Our latest featured service is ECU replacement on a 2006 Cadillac SRX.
2006 Cadillac SRX, rear wheel drive with 3.6 Liter engine
This Cadillac came to our shop with an interesting concern: sometimes when the ignition key was turned to start the engine would not crank over. From listening to our client's description of the problem it seemed like the vehicle might have a bad battery or starter motor. From trying to start the vehicle it became clear that something different was at fault. Another interesting issue was that the key would intermittently be impossible to remove from the ignition switch. It was apparent just by the erratic nature of the concerns that this was an electronic issue.
3.6 Liter engine with upper cover removed. Red arrow points to ECU
Our next step was to connect a scan tool to the vehicle, and from here we proceeded to do a scan of all vehicle modules. We found a couple of revealing trouble codes related to data link communication errors. Researching these codes further we found that 95% of the time the fault was with the ECU (Engine Control Unit).
Replacement of the ECU on this vehicle is fairly straightforward however it does require reprogramming. Modern car computers are all shipped without software programming because the ECU can fit a broad lineup of cars and all require different operating parameters. With reprogrammable software manufacturers can update the ECU, or any other module, as required. This happens from time to time as certain concerns become present. An example would be a check engine light that comes on due to the system being overly sensitive to certain sensor data. A reflash can eliminate this issue by reprogramming the computer with updated software.
Part of the ECU replacement is flash programming the new unit. Shown is our laptop and the J2534 interface.
One thing that I found very interesting about this job was how small the ECU was: it was about the size of a large smart phone, with two large electrical connectors. It used to be that most ECUs were an 8 by 8 wide, by 1 inch deep box but no more: micro electronics is very much alive in the automobile.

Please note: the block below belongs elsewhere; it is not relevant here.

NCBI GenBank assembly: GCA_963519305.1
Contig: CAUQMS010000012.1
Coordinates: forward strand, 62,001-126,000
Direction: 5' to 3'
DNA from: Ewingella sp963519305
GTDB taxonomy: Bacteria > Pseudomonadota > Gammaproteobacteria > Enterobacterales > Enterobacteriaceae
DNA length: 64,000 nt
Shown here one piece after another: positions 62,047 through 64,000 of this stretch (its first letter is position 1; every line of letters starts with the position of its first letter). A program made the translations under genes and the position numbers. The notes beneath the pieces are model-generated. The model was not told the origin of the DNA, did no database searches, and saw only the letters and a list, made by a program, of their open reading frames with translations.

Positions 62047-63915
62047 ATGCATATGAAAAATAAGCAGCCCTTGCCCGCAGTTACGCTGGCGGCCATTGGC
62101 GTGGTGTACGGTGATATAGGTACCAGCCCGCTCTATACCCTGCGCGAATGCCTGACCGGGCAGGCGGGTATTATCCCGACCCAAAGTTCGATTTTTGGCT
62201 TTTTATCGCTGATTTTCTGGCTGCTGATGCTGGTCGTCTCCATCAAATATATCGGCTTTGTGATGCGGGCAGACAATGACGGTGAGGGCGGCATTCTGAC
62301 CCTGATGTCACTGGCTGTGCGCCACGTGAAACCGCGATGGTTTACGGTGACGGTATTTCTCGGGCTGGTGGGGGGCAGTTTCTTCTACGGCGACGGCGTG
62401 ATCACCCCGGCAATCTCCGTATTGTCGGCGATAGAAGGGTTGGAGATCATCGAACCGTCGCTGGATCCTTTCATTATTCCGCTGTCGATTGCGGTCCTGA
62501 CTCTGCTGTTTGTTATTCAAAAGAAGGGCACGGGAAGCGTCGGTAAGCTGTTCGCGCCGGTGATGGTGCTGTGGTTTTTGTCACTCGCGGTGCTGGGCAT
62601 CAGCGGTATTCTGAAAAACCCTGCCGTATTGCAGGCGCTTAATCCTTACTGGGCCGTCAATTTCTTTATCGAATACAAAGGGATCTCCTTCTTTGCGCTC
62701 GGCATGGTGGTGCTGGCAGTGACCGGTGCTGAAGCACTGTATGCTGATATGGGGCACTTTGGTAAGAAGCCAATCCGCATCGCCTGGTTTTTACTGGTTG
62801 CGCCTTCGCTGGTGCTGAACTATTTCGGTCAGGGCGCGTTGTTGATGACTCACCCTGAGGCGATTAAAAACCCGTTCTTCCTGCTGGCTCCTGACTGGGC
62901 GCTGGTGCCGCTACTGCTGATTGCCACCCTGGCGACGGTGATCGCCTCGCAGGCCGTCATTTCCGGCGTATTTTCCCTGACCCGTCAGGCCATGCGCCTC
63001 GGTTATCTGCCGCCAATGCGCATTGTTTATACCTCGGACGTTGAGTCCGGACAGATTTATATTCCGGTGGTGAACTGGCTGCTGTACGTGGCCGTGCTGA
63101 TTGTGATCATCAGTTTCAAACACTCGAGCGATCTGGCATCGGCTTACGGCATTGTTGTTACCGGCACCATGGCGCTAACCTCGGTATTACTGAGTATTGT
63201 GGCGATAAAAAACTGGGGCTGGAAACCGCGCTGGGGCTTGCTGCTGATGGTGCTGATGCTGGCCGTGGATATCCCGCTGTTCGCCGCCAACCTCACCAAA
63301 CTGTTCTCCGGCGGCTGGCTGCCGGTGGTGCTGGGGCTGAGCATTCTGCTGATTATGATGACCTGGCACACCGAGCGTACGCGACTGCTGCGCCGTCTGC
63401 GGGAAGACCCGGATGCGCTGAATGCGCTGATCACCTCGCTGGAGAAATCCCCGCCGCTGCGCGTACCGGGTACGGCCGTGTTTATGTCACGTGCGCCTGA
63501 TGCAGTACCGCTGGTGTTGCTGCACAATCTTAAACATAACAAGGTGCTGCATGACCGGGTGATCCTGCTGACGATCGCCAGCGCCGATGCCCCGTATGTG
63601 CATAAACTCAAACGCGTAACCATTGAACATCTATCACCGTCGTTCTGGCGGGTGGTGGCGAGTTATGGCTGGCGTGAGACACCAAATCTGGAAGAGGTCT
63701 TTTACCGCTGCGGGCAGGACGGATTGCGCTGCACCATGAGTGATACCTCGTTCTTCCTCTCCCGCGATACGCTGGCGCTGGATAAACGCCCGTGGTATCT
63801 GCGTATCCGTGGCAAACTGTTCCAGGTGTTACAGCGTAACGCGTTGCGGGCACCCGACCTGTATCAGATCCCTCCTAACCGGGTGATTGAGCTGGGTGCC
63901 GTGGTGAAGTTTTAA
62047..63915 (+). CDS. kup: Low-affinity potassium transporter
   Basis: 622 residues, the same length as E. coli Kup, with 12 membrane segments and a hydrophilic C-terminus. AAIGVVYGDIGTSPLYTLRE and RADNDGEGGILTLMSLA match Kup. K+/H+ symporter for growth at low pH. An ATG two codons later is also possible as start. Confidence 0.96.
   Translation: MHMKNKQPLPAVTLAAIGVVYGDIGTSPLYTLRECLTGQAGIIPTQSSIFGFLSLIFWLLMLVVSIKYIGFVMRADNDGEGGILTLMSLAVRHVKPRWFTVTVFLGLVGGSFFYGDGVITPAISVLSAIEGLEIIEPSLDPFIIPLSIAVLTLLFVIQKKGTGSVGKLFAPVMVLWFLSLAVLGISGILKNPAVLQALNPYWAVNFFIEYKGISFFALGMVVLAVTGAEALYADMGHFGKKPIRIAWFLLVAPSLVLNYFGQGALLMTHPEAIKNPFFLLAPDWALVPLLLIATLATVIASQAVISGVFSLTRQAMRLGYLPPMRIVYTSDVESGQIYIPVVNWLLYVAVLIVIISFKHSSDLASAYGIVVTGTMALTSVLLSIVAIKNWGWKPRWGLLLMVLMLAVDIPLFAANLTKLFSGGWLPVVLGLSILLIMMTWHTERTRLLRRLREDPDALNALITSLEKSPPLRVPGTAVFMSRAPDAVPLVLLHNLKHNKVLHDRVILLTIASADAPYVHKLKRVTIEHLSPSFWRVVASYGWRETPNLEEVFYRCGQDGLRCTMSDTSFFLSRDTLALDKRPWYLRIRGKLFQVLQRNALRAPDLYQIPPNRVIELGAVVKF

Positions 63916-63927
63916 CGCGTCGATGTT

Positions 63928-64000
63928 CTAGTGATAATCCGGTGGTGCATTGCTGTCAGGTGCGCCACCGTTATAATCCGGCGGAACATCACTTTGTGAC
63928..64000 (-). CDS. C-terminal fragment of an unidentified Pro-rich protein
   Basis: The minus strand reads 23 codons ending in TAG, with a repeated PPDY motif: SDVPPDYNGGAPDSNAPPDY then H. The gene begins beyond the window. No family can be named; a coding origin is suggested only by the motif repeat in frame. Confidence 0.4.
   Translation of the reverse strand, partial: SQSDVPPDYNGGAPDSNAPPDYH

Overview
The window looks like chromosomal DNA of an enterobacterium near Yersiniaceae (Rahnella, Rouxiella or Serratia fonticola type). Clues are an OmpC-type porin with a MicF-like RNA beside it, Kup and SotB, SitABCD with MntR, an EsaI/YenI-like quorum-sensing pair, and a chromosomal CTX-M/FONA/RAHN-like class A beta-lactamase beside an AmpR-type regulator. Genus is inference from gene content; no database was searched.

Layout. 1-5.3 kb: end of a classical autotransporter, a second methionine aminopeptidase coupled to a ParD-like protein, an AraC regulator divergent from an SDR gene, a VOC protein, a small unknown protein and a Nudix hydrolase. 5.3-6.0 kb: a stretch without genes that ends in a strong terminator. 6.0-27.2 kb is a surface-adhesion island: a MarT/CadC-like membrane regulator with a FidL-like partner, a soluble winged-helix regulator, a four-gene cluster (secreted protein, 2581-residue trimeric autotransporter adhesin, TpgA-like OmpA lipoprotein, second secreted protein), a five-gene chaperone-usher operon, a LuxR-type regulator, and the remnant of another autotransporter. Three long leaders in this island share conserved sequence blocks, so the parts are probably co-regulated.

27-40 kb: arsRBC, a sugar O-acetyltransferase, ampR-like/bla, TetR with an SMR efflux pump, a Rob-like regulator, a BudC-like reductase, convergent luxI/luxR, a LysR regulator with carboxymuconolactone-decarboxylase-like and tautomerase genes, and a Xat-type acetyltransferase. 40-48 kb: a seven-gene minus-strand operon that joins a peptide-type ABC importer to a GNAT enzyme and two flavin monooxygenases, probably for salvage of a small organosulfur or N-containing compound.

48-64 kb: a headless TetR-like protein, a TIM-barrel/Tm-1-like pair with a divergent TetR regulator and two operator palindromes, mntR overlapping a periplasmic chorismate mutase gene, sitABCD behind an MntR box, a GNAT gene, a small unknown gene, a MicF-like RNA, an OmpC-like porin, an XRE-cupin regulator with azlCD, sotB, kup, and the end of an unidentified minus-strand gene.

New ECU. Note the compact size
As for our Cadillac SRX, we installed the new ECU, performed the reprogramming and the vehicle ran great. Best of all it started every time we turned the key to start and the key came out of the ignition each and every time.
This week’s featured repair is valve cover gasket replacement on a 2011 Porsche Cayenne, brought to us by a client from Strathcona, Vancouver.
2011 Porsche Cayenne. Base Model with 3.6 Liter VR6 engine and rare manual transmission.
Although only a base model this Cayenne is rather special as it features a manual transmission along with the simple and reliable 3.6 liter 6 cylinder motor.
This engine has been used in the Audi Q7 since 2007. It’s a VR6 engine which is a unique Volkswagen design that was first introduced in the Golf and Jetta GTI models.
What is unique about this motor is that it is a very narrow V engine. At 15 degrees between the cylinder banks it only has one cylinder head. This creates a lot of simplicity and fewer parts: only one cylinder head, one head gasket, fewer camshafts and timing components. The engine is also very compact. VW engineers designed this larger engine to fit into the small engine compartment found in the sub compact VW cars.
The Cayenne of course is built to house much larger engines so the VR6 3.6 Liter has lots of room. Most Cayennes are equipped with powerful V8 engines. Unfortunately in their earlier years the Cayenne V8s were not good engines. They had a lot of problems with coolant leaks and other issues that caused early failures in many engines. This is completely unacceptable in any vehicle but especially in such a high priced model.
Back to our 3.6 L Cayenne and the job at hand. We performed a comprehensive inspection on this vehicle and found a few concerns: a couple of coolant leaks and a leaking valve cover gasket among them.
While the valve cover is not difficult to remove it sits buried under a rather elaborate intake manifold which features very long runners to help ram the air into the cylinders and increase performance. This engine also features a FSI fuel injection system. This is a direct injection system where the fuel is sprayed directly into the cylinder, the same as a diesel engine. Doing so provides many advantages in the realm of improved fuel economy and engine performance.
Porsche 3.6 Liter engine. Arrow points to location of valve cover gasket
Sitting on top of the valve cover all of these components must be removed in order to access the valve cover. The ignition coils then require removal and from there it’s a relatively easy job. From there it’s just a matter of reassembling all of the removed components.
Top view of 3.6 liter engine with front cover removed. The intake manifold sits over top of valve cover
Intake manifold assembly sitting upside down on workbench. Lower fuel injection rail and injectors are on the left.
Once completed our Cayenne was oil leak free. I often marvel at modern engine gasket technology. There are many cars on the road with over 200,000 kilometers on the odometer with no oil or coolant leaks. This is amazing! When I think back to cars built prior to the 1980’s gasket leaks occurred with great frequency. This is just another example of how well modern cars are built.
This weeks featured service is a Rear Brake Pad and Rotor Replacement on a 2007 Mazda CX9, brought to us by a client from Dunbar, Vancouver.
2007 Mazda CX9
While a rear brake replacement is hardly an unusual service at our shop, or many other shops for that matter, this particular repair shows a great example of the care and detail that we put into this service.